Is the Chinese economy larger than the US economy? In nominal terms (measured at current exchange rates), the Chinese economy is only about two-thirds the size of the US economy. In purchasing power parity terms (adjusting for differences in prices), the Chinese economy is actually larger than the US economy.  That’s because China has much lower prices.

Over the years, I’ve seen numerous commenters make the following two claims:

1. Economies should be compared using market exchange rates, as this shows a country’s ability to buy goods in global markets, or the purchasing power of its tourists when they travel overseas.  Or it is more “objective”.

2. While Japan’s GDP has grown very slowly in recent decades, because of a falling population they haven’t done poorly in per capita terms.

But each claim is defensible, considered in isolation. On the other hand, these two claims cannot possibly both be true.

Here is a graph showing the nominal GDP per capita in the US and Japan since 1994, in local currencies:

Japan’s nominal GDP (blue line) is up a total of only about 8% in 24 years.  That’s nominal GDP.  In contrast, the US is up more than 125%.  Of course that doesn’t necessarily mean Japan is doing poorly, these are nominal GDPs and they’ve had some deflation.  But now suppose you are one of those people who believes that the relative GDPs of countries should be compared using market exchange rates, as these are somehow more objective.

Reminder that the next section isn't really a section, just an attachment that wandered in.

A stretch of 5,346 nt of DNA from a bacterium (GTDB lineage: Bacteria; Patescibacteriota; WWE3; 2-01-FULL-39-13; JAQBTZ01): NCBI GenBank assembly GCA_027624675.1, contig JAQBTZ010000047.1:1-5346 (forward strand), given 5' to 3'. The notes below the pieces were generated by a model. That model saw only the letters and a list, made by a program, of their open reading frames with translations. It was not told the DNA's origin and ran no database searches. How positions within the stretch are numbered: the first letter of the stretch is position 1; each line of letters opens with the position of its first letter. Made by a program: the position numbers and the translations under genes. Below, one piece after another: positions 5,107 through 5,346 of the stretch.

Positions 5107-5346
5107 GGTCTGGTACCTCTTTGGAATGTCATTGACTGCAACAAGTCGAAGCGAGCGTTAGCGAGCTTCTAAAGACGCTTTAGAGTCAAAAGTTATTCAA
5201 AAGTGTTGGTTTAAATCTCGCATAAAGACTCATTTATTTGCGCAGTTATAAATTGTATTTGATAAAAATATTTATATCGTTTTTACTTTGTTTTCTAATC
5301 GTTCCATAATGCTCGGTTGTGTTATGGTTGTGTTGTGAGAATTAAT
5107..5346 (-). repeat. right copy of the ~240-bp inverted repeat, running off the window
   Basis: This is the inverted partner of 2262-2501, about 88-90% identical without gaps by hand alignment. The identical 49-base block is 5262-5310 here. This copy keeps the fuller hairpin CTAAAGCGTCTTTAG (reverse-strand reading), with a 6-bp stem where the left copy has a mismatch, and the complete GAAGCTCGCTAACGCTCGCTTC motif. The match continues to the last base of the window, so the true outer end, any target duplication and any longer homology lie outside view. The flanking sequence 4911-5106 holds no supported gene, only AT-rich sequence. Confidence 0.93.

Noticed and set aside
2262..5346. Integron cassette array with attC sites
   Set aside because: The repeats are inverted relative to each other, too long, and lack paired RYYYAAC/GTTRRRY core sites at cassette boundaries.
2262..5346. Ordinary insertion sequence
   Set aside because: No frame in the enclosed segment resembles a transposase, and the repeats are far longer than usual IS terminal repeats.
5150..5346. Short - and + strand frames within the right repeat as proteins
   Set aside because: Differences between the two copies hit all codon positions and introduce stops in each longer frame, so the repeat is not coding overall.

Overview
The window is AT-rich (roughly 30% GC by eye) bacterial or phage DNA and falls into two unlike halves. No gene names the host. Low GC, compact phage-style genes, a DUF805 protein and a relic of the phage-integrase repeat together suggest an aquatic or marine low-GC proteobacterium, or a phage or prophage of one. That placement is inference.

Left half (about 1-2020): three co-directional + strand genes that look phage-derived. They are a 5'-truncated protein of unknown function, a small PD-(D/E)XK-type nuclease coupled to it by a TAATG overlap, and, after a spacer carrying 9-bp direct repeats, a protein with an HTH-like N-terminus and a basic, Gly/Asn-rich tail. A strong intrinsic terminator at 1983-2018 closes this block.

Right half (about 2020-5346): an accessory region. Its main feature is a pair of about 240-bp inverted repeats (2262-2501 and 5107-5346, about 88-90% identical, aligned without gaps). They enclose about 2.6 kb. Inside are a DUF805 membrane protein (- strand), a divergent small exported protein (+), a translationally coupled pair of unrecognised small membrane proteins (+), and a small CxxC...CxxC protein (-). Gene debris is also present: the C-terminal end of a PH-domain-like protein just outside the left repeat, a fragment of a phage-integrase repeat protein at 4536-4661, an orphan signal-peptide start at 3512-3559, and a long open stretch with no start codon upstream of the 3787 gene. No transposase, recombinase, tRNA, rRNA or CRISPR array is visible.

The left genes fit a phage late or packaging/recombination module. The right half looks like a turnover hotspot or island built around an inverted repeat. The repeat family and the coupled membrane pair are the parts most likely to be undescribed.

This graph shows the same NGDP per capita data, converted into the same currency (yen in this case, although you’d get the same disparity using dollars): Now the gap is even larger, with the US up 145% in 24 years, while Japan’s GDP per person is up only about 8%.  Relative to Americans, the Japanese are considerably less than half as rich as 24 years ago.  If these figures are the correct way to compare countries, then Japan has experienced a Great Depression that makes America’s experience during the 1930s seem like just a bump in the road.

Let me hasten to add that I don’t believe these figures are meaningful.  But you’d be forced to accept my analysis of Japan if you want to argue that market exchange rates are the best way to compare the size of the US and foreign economies.

I often see news media outlets claim that China has the world’s second largest economy.  It’s a free country, and they are entitled to use market exchange rates if they wish.  What the media should not do is argue that China is the world’s second largest economy, and then not report that Japan has recently experienced an economic collapse of epic proportions.

But of course that’s exactly what the media often does do.  Just one more example of how much of what you read in terms of economic reporting is highly misleading.

Use PPP data, or don’t use PPP data.  But make up your mind.

PS.  Japanese tourists visiting Hawaii really have experienced a Great Depression.  Because inflation has averaged about 2% in America, and because the $/yen exchange rate has been fairly flat, and because nominal incomes in Japan have been fairly flat, their yen buy a much inferior Hawaii vacation compared to what Japanese tourists were able to purchase in 1994.

PPS.  You may wonder why my data seems so different from what you may have read about Japan’s real GDP per capita growing at a reasonable rate.  The answer is simple; Japan’s real exchange rate has plummeted over the past quarter century.  That’s why Japanese tourists now seem so much poorer than in 1994.  People don’t notice the astounding change in the real exchange rate because the nominal $/yen exchange rate has not changed very much over 25 years.  Money illusion.